TADS 2 - actor-dependent doors/obstacles?

I’ve studied TADS a bit but I’m fairly new to actually coding for it. I’m trying to lay the groundwork for a game project, and one of the things I’d like to have is doorways/passageways that block or permit travel based not on the state of a door object, but the properties of the actor trying to pass through them. (Specifically, based on their size, but I can think of a few other types of obstacles this behavior could be used for.) The simplest approach I can see for implementing something like this is putting a check in the destination property, but I’m not clear on whether I can just declare the method as destination(actor) and get the actor which is making the attempt as an argument. Is it possible to do this? Is there some other way to find that out if it isn’t?

Not an answer to your question, just a new question: Why use TADS 2? It’s completely obsolete.

TADS 3 is more powerful, and is currently supported. If it’s too complex for your taste (no blame – it’s too complex for a lot of people), you may want to try Eric Eve’s adv3Lite, an alternate library that uses the T3 compiler but has a simpler workflow and also some nice extra features. Both are very well documented. For download links, try http://ericeve.livejournal.com/.

I’m avoiding TADS 3 because just looking over the documentation made my head spin. TADS 2 is, aside from some clunkiness and limitations, simple enough to be easily picked up (at least with my particular programming background) but full-featured enough to be extensible to do basically everything I want quite simply - except for the part where it kinda looks like I’d have to rewrite adv.t to get the move methods to pass an actor. I’m looking at WorldClass, which does have that functionality but seems a little over-complicated in other ways (though nothing on the level of TADS 3,) but I suppose it wouldn’t hurt to take a look at adv3Lite while I’m at it.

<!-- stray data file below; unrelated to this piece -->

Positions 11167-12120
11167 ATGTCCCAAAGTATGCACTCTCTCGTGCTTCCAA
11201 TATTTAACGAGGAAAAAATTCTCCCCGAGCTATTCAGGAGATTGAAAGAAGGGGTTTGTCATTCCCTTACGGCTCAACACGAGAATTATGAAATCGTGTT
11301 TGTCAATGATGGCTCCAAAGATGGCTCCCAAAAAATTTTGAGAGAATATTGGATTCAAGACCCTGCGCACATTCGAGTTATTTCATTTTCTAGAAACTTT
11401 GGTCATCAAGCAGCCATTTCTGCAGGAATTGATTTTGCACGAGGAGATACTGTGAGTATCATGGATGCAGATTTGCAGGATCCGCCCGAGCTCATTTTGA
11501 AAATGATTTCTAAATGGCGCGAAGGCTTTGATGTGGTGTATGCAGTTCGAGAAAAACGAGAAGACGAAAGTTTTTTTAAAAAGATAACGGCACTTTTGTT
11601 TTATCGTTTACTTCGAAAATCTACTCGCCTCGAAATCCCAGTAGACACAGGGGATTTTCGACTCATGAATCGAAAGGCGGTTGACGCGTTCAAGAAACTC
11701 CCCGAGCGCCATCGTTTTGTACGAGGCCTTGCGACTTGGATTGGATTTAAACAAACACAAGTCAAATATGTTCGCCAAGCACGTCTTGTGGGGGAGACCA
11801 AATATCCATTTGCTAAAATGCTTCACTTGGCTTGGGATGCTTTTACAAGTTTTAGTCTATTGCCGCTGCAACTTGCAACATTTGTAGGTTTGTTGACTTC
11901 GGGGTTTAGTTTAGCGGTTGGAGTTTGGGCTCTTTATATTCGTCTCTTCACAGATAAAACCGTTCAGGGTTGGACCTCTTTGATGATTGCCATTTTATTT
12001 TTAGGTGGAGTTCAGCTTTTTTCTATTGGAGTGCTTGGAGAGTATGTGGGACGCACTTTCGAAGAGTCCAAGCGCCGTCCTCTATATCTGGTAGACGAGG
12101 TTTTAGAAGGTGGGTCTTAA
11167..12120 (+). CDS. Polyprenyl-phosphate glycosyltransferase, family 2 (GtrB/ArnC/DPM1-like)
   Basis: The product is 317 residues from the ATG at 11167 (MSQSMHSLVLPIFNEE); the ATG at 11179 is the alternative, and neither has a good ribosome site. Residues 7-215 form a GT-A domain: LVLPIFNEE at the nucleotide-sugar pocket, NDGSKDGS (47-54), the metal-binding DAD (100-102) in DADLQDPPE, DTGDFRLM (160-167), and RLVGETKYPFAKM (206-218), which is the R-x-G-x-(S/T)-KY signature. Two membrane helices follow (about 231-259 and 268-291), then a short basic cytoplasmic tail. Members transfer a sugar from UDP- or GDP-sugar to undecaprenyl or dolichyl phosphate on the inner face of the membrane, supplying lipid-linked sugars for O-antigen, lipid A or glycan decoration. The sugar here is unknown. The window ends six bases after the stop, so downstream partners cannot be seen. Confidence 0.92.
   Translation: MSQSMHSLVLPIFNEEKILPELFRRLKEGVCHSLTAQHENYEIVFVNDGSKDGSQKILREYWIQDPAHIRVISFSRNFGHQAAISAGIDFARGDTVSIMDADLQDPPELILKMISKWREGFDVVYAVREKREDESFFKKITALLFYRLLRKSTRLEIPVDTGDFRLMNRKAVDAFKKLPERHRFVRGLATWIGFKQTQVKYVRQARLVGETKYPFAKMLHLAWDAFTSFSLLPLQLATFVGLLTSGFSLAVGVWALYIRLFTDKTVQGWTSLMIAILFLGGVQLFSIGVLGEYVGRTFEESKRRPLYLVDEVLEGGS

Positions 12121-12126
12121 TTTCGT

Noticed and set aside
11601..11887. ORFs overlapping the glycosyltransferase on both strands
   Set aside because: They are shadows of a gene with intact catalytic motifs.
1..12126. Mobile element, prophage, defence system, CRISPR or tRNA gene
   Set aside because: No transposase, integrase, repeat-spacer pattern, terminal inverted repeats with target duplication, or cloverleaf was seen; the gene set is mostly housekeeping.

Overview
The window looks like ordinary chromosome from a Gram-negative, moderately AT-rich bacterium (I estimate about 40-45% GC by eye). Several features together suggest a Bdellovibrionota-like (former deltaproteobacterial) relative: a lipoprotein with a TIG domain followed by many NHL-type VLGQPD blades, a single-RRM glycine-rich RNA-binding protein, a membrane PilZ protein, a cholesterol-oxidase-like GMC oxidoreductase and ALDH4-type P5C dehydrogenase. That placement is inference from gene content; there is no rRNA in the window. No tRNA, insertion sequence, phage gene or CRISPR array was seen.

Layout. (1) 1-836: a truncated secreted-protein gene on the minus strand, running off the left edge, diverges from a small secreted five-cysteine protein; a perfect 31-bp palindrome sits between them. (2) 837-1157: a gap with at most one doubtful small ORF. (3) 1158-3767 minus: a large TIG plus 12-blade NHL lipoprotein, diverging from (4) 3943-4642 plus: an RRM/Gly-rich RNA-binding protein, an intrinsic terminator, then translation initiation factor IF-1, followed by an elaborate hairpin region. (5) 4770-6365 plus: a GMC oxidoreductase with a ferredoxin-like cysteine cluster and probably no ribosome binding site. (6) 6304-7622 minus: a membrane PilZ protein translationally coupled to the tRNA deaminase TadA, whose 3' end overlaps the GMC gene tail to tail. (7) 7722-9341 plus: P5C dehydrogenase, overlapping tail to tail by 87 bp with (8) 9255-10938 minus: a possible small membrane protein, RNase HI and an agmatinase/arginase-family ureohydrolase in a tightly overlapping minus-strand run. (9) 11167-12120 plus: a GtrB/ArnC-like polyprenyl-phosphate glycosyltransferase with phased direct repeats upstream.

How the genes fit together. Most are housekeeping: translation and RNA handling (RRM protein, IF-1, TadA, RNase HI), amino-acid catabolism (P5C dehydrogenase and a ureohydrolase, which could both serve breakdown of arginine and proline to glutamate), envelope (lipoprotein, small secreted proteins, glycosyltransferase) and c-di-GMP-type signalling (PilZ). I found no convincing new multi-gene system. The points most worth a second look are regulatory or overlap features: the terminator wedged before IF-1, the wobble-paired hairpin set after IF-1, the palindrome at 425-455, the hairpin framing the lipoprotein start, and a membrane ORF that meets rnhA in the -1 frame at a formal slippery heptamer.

You might like adv3Lite. The syntax is very C-like, and in fact identical to the standard T3 syntax, but the library is simpler than the adv3 library that ships with T3.

Also, Inform 6 is still viable and supported. It’s different from T2 in its syntax, and nothing at all like Inform 7, but … well, it was the first IF language I learned, and I have a lingering affection for it. If you’re looking for something that’s less convoluted than T3, I6 might work for you. One advantage of I6 is the wide availability of interpreter software, including web browser play and play on Android devices. I don’t know if T2 has any equivalent, but if you’re looking to the future when your game is released, the web browser and Android interpreter thing is worth knowing about.

Yeah, I’ve looked at Inform, but I don’t care for the model or the language. (And Inform 7 seems like a bad joke where code-to-content ratio is concerned…) TADS 2 I like because the syntax is instantly familiar to someone who started learning to program when the primary languages were still C and Pascal (but with less bookkeeping than either) and the object model just makes sense for an adventure game. I’ll investigate some other options, but I did notice that T3 has a handful of features that would be useful for my project, so I might give it another go and just see if I can find a more manageable text than the full library reference…